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Niemann-Pick Disease


Matt Demczko

, MD, Sidney Kimmel Medical College of Thomas Jefferson University

Last full review/revision Apr 2020| Content last modified Apr 2020
Click here for the Professional Version

Niemann-Pick disease is type of lysosomal storage disorder. Types A and B are sphingolipidoses and are caused by a buildup of sphingomyelin in the tissues. Type C is a lipidosis that is caused by a build up of cholesterol and other fats (lipids) in the cells. This disease causes many neurologic problems. Niemann-Pick disease occurs when parents pass the defective genes that cause this disease on to their children.

  • Niemann-Pick disease types A and B occur when the body lacks enzymes needed to break down sphingomyelin.

  • Niemann-Pick disease type C occurs when the body is not able to break down cholesterol and other lipids.

  • Symptoms vary by type but may include intellectual disability and neurologic problems.

  • The diagnosis is based on the results of prenatal screening tests, newborn screening tests (for types A and B), or biopsy of the liver.

  • Niemann-Pick disease cannot be cured.

There are different types of inherited disorders. In Niemann-Pick disease, both parents of the affected child carry a copy of the abnormal gene. Because usually two copies of the abnormal gene are necessary for the disorder to occur, usually neither parent has the disorder. (See also Overview of Hereditary Metabolic Disorders.)

Sphingolipidoses occur when people do not have the enzymes needed to break down (metabolize) sphingolipids, which are compounds that protect the cell surface and serve certain functions in the cells. There are many types of sphingolipidoses besides Niemann-Pick disease types A and B:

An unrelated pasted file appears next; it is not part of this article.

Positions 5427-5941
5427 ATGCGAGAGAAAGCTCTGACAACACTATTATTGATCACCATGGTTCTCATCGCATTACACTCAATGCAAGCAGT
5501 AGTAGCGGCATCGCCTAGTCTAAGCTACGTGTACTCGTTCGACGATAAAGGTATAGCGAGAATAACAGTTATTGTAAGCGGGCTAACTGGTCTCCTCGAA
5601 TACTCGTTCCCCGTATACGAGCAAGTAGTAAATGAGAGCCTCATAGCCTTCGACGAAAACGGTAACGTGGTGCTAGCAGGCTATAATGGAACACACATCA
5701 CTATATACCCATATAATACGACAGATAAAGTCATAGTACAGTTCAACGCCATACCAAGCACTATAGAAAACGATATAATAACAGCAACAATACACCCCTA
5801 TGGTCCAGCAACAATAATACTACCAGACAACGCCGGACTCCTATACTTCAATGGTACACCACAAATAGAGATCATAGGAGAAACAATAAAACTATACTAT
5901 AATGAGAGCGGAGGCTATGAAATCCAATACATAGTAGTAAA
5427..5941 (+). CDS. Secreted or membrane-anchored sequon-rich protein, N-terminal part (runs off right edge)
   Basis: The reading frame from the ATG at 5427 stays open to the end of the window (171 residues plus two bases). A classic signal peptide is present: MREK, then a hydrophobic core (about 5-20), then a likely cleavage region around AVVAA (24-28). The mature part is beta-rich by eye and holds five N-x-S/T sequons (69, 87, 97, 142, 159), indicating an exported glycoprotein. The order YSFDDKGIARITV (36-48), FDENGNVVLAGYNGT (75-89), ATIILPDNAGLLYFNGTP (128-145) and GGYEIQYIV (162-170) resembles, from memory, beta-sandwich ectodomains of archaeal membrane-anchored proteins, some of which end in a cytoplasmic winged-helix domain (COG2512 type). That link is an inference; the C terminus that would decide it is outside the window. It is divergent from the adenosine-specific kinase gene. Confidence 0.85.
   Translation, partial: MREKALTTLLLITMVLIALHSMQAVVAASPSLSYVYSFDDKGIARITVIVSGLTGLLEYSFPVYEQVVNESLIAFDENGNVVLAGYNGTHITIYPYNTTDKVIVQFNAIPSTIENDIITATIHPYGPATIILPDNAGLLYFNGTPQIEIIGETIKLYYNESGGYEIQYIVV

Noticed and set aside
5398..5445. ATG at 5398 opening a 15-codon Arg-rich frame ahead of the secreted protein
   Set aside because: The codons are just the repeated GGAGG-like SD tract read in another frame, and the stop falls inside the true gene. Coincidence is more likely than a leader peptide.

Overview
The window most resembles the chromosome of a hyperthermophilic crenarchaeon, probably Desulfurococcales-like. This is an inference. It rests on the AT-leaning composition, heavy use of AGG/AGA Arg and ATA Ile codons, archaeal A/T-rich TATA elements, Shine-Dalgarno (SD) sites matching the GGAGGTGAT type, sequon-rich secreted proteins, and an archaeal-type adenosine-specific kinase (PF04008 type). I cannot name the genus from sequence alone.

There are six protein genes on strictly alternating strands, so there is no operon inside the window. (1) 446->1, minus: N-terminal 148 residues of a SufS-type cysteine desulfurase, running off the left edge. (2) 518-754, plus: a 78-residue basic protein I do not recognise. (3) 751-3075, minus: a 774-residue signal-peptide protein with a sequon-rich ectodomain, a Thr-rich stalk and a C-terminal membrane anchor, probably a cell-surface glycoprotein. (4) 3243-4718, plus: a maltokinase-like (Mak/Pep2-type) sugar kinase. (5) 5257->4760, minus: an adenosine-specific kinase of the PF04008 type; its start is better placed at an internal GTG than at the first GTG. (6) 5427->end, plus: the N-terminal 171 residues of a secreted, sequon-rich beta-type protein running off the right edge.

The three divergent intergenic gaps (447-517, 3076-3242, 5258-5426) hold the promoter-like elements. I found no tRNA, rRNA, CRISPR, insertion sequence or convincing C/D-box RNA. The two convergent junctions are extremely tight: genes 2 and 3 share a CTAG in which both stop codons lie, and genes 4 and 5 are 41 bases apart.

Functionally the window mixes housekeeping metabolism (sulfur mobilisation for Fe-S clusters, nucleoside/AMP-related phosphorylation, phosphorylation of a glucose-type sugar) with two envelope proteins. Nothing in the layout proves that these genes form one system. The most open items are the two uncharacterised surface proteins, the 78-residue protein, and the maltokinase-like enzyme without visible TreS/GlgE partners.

Types of Niemann-Pick disease

Niemann-Pick disease has several types. In types A and B, the deficiency of a specific enzyme called sphingomyelinase results in the accumulation of sphingomyelin (a product of fat metabolism). In type C, there is a defect in how fats (lipids) are moved around in a cell, resulting in accumulation of cholesterol and other fatty substances.

The most severe forms tend to occur in Ashkenazi Jewish people. The milder forms occur in all ethnic groups.

Children with type A (the most severe form) fail to grow normally and have several neurologic problems. These children usually die by age 2 or 3.

Children with type B develop fatty growths in the skin, areas of dark pigmentation, and an enlarged liver, spleen, and lymph nodes. They may be intellectually disabled.

Children with type C develop symptoms during childhood, with seizures and neurologic deterioration. Type C is always fatal, and most children die before age 20.

Diagnosis of Niemann-Pick Disease

  • Prenatal screening tests

  • Newborn screening tests and/or biopsy of the liver

  • Blood and sometimes DNA tests

Before birth, Niemann-Pick disease types A and B can be diagnosed in the fetus by using the prenatal screening tests chorionic villus sampling or amniocentesis.

After birth, the diagnosis of Niemann-Pick disease types A and B may be diagnosed in some states by routine newborn screening tests. Newborn screening tests cannot be done for type C.

Doctors also measure levels of sphingomyelinase in white blood cells for types A and B. Genetic testing, which is used to determine whether a couple is at increased risk of having a baby with a hereditary genetic disorder, is also available for all three types.

Tests of DNA (the building blocks of genes) may be done to identify carriers. Carriers are people who have an abnormal gene for a disorder but who do not have symptoms or visible evidence of the disorder.

Treatment of Niemann-Pick Disease

  • Possible bone marrow transplantation, stem cell transplantation, and enzyme replacement

None of the types of Niemann-Pick disease can be cured, and children tend to die of infection or progressive dysfunction of the central nervous system (the brain and spinal cord).

Currently, some therapies that may slow or halt the progression of symptoms, such as bone marrow transplantation, stem cell transplantation, and enzyme replacement, are being studied.

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